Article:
18. The system of claim 16, wherein storing remap information for the plurality of cells in the reorganizer table comprises storing remap information for each of the plurality of cells of the hash table in an equivalent cell of the reorganizer table.

19. The system of claim 18, wherein the remap information for each of the plurality of cells includes a starting cell in the hash table to be used when rehashing the data associated with that cell.

20. The system of claim 19, wherein the remap information for each of the plurality of cells includes a number of cells to allocate in the hash table when rehashing the data associated with that cell.

Description:

TECHNICAL FIELD

Embodiments of the invention relate to hash tables, and more specifically to homogeneous hashing.

BACKGROUND

In a typical hash table, a key tells you where in the table to look up data. However, two different data entries may have the same key, causing a collision in a cell of the hash table. One solution for this problem is to have the cell with the collision point to a new cell, which creates a linked list of all data that collides at that cell. Another solution is to increase the size of the hash table to minimize the number of collisions. However, the hash table may still have some empty cells and some cells with many collisions.

BRIEF DESCRIPTION OF THE DRAWINGS

The invention is illustrated by way of example, and not by way of limitation, in the figures of the accompanying drawings in which like reference numerals refer to similar elements.

FIG. 1 is a block diagram illustrating a suitable computing environment in which certain aspects of the illustrated invention may be practiced.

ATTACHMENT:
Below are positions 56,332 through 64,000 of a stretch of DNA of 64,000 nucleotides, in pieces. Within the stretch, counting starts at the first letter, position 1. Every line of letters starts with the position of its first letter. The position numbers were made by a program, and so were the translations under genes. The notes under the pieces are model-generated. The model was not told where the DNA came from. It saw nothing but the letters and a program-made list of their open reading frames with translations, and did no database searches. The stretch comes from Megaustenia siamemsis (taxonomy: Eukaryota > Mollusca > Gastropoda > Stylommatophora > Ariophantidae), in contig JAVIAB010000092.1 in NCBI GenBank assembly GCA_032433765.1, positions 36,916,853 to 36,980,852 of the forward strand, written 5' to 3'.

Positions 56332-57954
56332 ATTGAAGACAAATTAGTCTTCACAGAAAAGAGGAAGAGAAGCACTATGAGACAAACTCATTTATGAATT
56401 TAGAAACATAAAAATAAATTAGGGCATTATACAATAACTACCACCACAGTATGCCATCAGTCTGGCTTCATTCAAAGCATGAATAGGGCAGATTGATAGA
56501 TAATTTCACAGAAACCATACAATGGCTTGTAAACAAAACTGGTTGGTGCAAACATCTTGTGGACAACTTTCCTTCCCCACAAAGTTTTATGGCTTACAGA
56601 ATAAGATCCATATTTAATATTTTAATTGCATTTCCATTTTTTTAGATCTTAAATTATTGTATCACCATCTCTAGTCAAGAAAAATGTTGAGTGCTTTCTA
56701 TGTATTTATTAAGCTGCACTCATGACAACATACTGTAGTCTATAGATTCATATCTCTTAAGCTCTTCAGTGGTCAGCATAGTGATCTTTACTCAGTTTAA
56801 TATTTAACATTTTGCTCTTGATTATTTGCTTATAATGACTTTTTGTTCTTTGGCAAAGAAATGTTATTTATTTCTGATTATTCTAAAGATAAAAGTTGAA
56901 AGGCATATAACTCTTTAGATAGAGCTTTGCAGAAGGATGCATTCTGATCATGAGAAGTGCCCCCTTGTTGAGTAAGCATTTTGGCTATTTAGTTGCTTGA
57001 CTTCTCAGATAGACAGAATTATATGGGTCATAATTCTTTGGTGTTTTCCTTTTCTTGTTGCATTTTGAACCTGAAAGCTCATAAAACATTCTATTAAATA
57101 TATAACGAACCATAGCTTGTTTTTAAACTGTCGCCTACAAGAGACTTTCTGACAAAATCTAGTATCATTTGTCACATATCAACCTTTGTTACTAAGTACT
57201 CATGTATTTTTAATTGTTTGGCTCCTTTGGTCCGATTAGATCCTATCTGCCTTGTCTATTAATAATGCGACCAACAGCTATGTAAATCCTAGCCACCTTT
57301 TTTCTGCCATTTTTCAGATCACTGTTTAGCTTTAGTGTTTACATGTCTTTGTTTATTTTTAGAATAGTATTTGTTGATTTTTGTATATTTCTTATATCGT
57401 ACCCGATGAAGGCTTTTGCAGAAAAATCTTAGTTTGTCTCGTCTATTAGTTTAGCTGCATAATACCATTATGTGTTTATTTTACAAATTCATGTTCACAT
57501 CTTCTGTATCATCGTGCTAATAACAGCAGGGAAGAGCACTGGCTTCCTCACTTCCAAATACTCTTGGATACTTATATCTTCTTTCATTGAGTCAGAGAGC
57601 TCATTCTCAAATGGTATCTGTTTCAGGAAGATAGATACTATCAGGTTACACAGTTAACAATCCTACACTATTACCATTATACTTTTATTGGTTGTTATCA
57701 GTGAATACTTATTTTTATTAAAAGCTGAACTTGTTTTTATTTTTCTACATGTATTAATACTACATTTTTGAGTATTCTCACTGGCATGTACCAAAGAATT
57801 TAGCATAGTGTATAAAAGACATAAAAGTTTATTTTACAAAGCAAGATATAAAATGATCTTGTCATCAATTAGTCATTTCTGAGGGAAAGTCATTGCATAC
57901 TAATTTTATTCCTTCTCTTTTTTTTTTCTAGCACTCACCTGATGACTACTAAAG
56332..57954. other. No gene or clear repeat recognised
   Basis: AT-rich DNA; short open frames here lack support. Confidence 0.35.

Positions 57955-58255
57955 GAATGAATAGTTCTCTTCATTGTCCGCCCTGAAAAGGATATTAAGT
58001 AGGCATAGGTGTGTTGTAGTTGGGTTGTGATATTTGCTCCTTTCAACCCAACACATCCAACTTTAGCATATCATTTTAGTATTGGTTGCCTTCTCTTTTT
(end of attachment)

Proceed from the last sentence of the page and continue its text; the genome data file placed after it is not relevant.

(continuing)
FIG. 2 illustrates a typical hash table.

FIG. 3 illustrates a hash table according to an embodiment of the invention.

FIG. 4 illustrates a typical hash table.

FIG. 5 illustrates a hash table according to an embodiment of the invention.

FIG. 6 is a flow diagram illustrating a method according to an embodiment of the invention.

DETAILED DESCRIPTION

Embodiments of a system and method for homogeneous hashing are described. In the following description, numerous specific details are set forth. However, it is understood that embodiments of the invention may be practiced without these specific details. In other instances, well-known circuits, structures and techniques have not been shown in detail in order not to obscure the understanding of this description.

Reference throughout this specification to “one embodiment” or “an embodiment” means that a particular feature, structure, or characteristic described in connection with the embodiment is included in at least one embodiment of the invention. Thus, the appearances of the phrases “in one embodiment” or “in an embodiment” in various places throughout this specification are not necessarily all referring to the same embodiment. Furthermore, the particular features, structures, or characteristics may be combined in any suitable manner in one or more embodiments.